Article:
Maybe it’s time to see a debt counselor or financial service-provider to have your debts consolidated. But what does that mean?
If you have a bad credit score, then it's highly unlikely that you will get a loan. Get your credit score first and see where you can improve.
A consolidation loan is when a financial service-provider consolidates/lumps together all your debts into one debt that you have to pay off over a certain period of time, at a particular interest rate. In other words, you have only one instalment to pay every month instead of having to make multiple payments.
What you should be looking for is a lower interest rate and monthly payment than you have had in the past. But before agreeing to a consolidated loan, there are a few things that you should consider …
Do your research
Before agreeing to a consolidation loan, do some shopping around. Your new loan should offer a lower monthly payment, and interest rate than the combined costs of your consolidated repayments did.
If it doesn’t, there’s not much point in consolidating your bills. The idea is to get out of debt and start again with a clean slate. There are lots of financial service-providers out there, so do some Googling to find your best options.
Read the small print
Unsuspecting consumers can end up being hoodwinked by certain clauses in consolidation loan agreements, so it’s essential to read absolutely everything in your agreement, including the fine print.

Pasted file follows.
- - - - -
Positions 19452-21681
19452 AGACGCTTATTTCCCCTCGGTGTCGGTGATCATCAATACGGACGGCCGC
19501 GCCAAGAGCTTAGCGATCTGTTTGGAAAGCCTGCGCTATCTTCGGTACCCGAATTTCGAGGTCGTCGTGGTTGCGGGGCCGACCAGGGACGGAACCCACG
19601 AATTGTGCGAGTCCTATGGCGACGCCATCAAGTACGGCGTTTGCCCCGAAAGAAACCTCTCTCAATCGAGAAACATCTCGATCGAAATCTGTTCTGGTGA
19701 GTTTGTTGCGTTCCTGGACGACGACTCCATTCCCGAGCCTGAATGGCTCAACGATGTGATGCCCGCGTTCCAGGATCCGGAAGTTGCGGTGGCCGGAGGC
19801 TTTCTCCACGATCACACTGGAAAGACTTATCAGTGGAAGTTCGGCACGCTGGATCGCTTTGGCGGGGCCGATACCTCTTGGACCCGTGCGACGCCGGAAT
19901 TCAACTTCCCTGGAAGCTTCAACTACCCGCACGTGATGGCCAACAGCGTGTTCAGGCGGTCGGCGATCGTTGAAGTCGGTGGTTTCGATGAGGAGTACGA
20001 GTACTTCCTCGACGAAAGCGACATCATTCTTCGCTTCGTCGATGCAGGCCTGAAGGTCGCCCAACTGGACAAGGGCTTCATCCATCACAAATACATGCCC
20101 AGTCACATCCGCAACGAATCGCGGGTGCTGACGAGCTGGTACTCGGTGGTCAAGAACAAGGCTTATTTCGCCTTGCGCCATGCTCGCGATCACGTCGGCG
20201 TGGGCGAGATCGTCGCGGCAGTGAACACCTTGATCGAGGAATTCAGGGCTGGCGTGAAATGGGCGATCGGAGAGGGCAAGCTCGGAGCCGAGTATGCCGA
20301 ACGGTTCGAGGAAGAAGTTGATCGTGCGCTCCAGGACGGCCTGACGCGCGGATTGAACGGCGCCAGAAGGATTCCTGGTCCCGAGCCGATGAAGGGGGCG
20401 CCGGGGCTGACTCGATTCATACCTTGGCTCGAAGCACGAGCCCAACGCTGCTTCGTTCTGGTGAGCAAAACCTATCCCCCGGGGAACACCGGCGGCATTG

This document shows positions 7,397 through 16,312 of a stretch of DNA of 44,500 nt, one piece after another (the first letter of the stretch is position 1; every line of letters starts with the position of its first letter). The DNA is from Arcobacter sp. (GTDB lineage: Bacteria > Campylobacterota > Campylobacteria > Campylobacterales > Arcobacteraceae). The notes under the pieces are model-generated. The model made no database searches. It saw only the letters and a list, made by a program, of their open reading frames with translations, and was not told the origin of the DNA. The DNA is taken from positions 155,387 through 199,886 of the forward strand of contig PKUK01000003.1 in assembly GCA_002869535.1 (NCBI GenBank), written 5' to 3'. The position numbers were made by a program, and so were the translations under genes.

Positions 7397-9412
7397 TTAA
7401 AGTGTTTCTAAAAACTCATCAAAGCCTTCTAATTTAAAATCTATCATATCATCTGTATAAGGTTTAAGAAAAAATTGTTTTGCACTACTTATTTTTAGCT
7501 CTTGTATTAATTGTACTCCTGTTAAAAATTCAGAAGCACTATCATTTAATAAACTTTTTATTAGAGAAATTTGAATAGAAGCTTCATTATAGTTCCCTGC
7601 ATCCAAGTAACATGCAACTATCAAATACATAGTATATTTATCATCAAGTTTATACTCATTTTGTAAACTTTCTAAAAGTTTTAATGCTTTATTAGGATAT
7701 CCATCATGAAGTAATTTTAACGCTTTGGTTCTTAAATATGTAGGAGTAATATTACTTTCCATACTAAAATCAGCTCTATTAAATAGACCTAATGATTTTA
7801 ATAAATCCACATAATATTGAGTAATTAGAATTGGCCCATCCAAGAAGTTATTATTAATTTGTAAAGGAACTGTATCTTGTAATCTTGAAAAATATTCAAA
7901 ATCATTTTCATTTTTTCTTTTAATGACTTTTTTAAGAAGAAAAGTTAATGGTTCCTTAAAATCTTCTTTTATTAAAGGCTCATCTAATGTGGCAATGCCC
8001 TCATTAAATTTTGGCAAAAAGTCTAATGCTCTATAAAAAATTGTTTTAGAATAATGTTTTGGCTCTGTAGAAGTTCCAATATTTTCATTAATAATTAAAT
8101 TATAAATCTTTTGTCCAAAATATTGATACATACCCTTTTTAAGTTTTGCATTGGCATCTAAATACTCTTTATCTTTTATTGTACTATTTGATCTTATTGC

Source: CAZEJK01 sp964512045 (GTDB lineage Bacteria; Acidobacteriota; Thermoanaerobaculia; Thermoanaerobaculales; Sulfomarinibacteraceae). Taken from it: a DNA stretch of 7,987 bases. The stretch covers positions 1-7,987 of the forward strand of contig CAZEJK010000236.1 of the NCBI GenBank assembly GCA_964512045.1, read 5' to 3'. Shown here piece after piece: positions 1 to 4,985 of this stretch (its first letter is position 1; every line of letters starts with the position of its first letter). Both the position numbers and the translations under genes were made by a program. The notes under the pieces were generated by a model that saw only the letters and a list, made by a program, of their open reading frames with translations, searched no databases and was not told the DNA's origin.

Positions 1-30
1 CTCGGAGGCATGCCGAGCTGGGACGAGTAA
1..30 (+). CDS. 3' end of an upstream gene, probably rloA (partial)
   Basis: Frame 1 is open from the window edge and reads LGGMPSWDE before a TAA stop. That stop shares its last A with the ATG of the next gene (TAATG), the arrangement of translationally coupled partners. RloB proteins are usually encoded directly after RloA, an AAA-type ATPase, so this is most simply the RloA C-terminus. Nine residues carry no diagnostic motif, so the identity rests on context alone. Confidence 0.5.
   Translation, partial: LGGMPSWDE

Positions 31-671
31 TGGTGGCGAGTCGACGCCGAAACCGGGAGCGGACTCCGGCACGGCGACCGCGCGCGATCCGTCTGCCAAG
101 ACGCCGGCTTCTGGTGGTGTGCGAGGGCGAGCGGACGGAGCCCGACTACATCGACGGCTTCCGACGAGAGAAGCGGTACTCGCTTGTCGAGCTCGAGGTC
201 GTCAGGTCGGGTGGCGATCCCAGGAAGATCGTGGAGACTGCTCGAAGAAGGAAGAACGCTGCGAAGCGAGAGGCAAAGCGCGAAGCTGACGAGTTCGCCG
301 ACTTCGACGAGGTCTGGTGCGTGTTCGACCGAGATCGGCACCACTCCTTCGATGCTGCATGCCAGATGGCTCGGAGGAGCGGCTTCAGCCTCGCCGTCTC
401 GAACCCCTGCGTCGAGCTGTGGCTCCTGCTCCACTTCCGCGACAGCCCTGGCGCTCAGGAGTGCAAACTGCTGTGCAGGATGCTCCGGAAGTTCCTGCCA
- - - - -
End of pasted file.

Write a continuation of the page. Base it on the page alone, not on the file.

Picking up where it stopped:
For example, some lenders insert a clause into their agreements whereby the consumer is compelled to pay a higher monthly payment after a certain time period has elapsed, such as 12 months. Make sure you read everything before making a decision to go with a particular service provider.
Don’t get too excited
As one financial advisor said, it’s still a loan, even if it does offer some financial relief. Be careful of continued over-spending as interest rates might rise, seeing you paying a higher premium towards your loan.
This could put you under serious financial pressure. Cut up your credit cards, and make up your mind not to get into any more debt. That way, you can ensure that you never end up in this position again.
It takes longer to pay off
Consolidation loans, because the loan is spread over a longer period than your original debts, take longer to pay off. In fact, it could take you anything from five to 25 years to get rid of the debt, quite a sobering fact. This is partly because many debt consolidation organisations charge high-interest rates and upfront fees.
The result of this is a larger, more expensive debt than you had originally, often with higher interest rates. While your monthly installments should be lowering than what you were originally paying, the debt certainly takes longer to pay off and is more expensive in the long run.
You’re probably not reducing your debt
Consolidating all your debts into one larger debt doesn’t reduce your debt, so it’s not a permanent solution for cash-strapped consumers. The debt will probably be more, considering upfront fees and higher interests, and will take longer to pay off.
The painful truth is that if you don’t deal with the behaviors that caused you to become over-indebted in the first place, you’re likely to remain that way for the rest of your life.
Only one instalment per month.
Instalment should be less than the total you were paying.
You pay off accounts that might affect your credit rating.
No reduction in debt.
Temptation to spend more again.